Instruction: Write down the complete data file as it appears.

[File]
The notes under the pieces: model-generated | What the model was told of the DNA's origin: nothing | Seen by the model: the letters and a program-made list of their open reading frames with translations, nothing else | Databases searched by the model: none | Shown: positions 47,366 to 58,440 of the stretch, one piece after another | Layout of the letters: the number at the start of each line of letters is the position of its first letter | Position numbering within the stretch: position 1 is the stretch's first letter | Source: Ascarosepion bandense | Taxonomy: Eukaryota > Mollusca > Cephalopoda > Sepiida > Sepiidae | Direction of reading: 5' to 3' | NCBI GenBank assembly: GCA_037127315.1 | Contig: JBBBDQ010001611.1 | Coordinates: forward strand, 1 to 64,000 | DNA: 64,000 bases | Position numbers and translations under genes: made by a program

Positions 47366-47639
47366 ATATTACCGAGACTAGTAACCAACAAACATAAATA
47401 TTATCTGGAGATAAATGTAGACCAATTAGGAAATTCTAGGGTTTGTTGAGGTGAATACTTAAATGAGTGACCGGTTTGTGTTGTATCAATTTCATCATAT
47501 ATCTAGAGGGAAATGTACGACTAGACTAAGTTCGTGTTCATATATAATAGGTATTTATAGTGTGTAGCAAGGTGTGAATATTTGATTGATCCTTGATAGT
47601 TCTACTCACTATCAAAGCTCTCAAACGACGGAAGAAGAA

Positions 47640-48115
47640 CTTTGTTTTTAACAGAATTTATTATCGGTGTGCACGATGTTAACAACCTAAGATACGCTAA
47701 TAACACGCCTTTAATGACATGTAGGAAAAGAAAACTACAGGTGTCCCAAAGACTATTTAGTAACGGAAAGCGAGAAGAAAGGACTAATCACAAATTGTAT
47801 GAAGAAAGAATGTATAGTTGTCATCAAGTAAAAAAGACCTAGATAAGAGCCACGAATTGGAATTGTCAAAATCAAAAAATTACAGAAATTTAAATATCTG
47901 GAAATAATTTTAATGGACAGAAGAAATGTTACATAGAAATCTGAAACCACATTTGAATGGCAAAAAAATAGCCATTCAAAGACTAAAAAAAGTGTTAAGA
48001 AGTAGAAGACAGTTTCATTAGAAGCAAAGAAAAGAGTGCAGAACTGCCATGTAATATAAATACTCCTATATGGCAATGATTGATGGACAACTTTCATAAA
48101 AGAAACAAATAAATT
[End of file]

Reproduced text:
The notes under the pieces: model-generated | What the model was told of the DNA's origin: nothing | Seen by the model: the letters and a program-made list of their open reading frames with translations, nothing else | Databases searched by the model: none | Shown: positions 47,366 to 58,440 of the stretch, one piece after another | Layout of the letters: the number at the start of each line of letters is the position of its first letter | Position numbering within the stretch: position 1 is the stretch's first letter | Source: Ascarosepion bandense | Taxonomy: Eukaryota > Mollusca > Cephalopoda > Sepiida > Sepiidae | Direction of reading: 5' to 3' | NCBI GenBank assembly: GCA_037127315.1 | Contig: JBBBDQ010001611.1 | Coordinates: forward strand, 1 to 64,000 | DNA: 64,000 bases | Position numbers and translations under genes: made by a program

Positions 47366-47639
47366 ATATTACCGAGACTAGTAACCAACAAACATAAATA
47401 TTATCTGGAGATAAATGTAGACCAATTAGGAAATTCTAGGGTTTGTTGAGGTGAATACTTAAATGAGTGACCGGTTTGTGTTGTATCAATTTCATCATAT
47501 ATCTAGAGGGAAATGTACGACTAGACTAAGTTCGTGTTCATATATAATAGGTATTTATAGTGTGTAGCAAGGTGTGAATATTTGATTGATCCTTGATAGT
47601 TCTACTCACTATCAAAGCTCTCAAACGACGGAAGAAGAA

Positions 47640-48115
47640 CTTTGTTTTTAACAGAATTTATTATCGGTGTGCACGATGTTAACAACCTAAGATACGCTAA
47701 TAACACGCCTTTAATGACATGTAGGAAAAGAAAACTACAGGTGTCCCAAAGACTATTTAGTAACGGAAAGCGAGAAGAAAGGACTAATCACAAATTGTAT
47801 GAAGAAAGAATGTATAGTTGTCATCAAGTAAAAAAGACCTAGATAAGAGCCACGAATTGGAATTGTCAAAATCAAAAAATTACAGAAATTTAAATATCTG
47901 GAAATAATTTTAATGGACAGAAGAAATGTTACATAGAAATCTGAAACCACATTTGAATGGCAAAAAAATAGCCATTCAAAGACTAAAAAAAGTGTTAAGA
48001 AGTAGAAGACAGTTTCATTAGAAGCAAAGAAAAGAGTGCAGAACTGCCATGTAATATAAATACTCCTATATGGCAATGATTGATGGACAACTTTCATAAA
48101 AGAAACAAATAAATT